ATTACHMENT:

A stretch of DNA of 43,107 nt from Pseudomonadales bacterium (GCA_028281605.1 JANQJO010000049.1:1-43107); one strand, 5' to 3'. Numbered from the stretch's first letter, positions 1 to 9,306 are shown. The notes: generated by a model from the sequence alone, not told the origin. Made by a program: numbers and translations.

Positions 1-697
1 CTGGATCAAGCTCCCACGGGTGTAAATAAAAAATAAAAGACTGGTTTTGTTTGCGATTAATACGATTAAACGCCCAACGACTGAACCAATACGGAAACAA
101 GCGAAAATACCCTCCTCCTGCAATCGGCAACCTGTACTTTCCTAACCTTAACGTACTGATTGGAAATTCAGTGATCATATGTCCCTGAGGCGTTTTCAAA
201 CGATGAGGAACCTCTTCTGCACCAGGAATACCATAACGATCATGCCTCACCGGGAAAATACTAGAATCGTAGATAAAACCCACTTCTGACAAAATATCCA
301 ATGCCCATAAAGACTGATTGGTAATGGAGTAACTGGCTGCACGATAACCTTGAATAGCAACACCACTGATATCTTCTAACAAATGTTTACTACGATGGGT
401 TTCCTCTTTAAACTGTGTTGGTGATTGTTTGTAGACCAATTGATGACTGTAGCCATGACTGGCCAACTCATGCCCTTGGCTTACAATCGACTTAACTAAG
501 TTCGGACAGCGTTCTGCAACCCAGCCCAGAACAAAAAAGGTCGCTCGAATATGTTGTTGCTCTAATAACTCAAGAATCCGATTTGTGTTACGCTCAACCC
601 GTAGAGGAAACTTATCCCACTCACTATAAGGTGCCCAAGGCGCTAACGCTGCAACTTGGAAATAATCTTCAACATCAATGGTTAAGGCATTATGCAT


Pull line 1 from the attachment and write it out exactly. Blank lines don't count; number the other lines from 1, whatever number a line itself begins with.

A stretch of DNA of 43,107 nt from Pseudomonadales bacterium (GCA_028281605.1 JANQJO010000049.1:1-43107); one strand, 5' to 3'. Numbered from the stretch's first letter, positions 1 to 9,306 are shown. The notes: generated by a model from the sequence alone, not told the origin. Made by a program: numbers and translations.